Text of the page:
PINEDALE – Thanks to groups like the Wyoming Public Lands Initiative, how federal land is managed is becoming less of an abstract concept developed in Washington, D.C., and more of a reflection of what local stakeholders value.
The county advisory committee brings together various interests including agriculture, energy, conservation, recreation and others, to collaborate and make recommendations to Sublette County's commissioners on how three local wilderness study areas should be managed.
"It is the most important element," WPLI county co-chair Dan Smitherman said. "I am a strong believer in interest-based collaboration. Without all the interests being represented, your likelihood of success is diminished significantly."
The ultimate goal is a new federal law that governs the designation and management of Wyoming's wilderness study areas. They've been designated study areas since 1976.
"For my part, I can remember how it was before 1976 and when they started in the study of the wilderness areas," county committee member Monte Skinner said. "No one had any choice of where the wilderness area should be. The forest rangers just drew a line and that was that. Enough said!"
But things are changing.
"What is happening in Sublette is an opportunity," Smitherman said. "The most important thing is to establish the values of the areas and work together to protect those values."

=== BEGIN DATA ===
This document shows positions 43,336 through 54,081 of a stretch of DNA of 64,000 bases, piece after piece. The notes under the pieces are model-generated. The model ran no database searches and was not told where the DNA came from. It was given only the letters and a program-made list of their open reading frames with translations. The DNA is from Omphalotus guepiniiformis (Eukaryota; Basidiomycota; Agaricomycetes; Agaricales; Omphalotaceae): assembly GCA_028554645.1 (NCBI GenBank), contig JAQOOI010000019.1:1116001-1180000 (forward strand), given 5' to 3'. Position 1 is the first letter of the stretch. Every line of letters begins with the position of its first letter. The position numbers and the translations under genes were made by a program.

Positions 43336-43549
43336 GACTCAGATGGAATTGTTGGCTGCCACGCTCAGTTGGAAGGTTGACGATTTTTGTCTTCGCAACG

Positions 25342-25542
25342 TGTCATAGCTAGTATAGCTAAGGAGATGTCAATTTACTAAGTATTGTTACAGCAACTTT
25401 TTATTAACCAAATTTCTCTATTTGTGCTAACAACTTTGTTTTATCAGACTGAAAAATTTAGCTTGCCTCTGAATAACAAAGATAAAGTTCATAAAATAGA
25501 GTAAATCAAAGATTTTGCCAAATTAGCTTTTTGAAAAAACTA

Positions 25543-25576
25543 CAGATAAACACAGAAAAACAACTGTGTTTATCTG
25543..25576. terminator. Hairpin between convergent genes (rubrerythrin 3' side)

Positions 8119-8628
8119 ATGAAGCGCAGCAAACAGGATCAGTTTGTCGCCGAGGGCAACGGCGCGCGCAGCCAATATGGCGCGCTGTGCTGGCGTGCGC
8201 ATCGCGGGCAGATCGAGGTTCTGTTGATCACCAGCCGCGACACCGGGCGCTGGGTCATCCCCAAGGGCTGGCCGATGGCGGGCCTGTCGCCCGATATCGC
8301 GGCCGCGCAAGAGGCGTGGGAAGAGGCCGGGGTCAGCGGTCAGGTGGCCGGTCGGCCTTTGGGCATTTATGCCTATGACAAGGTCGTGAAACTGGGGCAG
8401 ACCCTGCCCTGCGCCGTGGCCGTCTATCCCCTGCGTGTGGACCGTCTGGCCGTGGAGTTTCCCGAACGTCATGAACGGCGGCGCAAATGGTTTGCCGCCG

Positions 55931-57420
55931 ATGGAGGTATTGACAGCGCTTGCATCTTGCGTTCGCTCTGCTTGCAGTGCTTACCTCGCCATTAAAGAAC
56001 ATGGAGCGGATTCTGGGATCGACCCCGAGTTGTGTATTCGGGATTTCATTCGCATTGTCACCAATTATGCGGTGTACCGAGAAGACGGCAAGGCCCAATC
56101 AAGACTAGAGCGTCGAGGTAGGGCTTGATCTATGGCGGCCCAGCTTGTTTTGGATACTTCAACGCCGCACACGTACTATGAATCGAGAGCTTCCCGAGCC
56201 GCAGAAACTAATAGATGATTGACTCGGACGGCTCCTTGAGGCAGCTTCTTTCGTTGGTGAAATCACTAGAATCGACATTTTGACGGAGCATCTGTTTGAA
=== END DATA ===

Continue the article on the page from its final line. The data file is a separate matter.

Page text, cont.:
On Oct. 10, college students from the University of Wyoming, together with EcoFlight, took to the air to get an aerial perspective on the three wilderness study areas in Sublette County: Shoal Creek, Scab Creek and Lake Mountain.
The students also flew over wilderness study areas near Rawlins, Riverton, Jackson and Worland. After the flights, they met with local committee members and other stakeholders.
"It's really cool to see community members get involved in the process," EcoFlight's Michael Gorman said. "Students got to see how everyone works together and how (the wilderness study areas) are important to everyone for different reasons."
"I think there's a lot of consensus and respect among the committee," EcoFlight's Jane Pargiter said. "They all value wilderness as wild lands, but see value in other uses."
EcoFlight also flew the members of the WPLI over the study areas earlier this year so they could see the area from the air, as well.
Sublette County's advisory board met for the first time on Aug. 1, 2016.
It's still unclear what will happen to the local wilderness areas being studied, but the WPLI is helping more people have a voice in the conversation. Sublette County's WPLI typically meets the first Wednesday of the month from 1 to 5 p.m. in the Sublette County Commissioners Chambers in Pinedale.
"I don't know if the students, and even myself, understand how important our decisions will be and then what will happen when the county commissioners and the governor, etc., gets (our recommendations)," Skinner said.
"In all these deliberations, you need to look at the landscape level and the most important fact is that it is not what you call it, but how you protect the values represented," Smitherman said.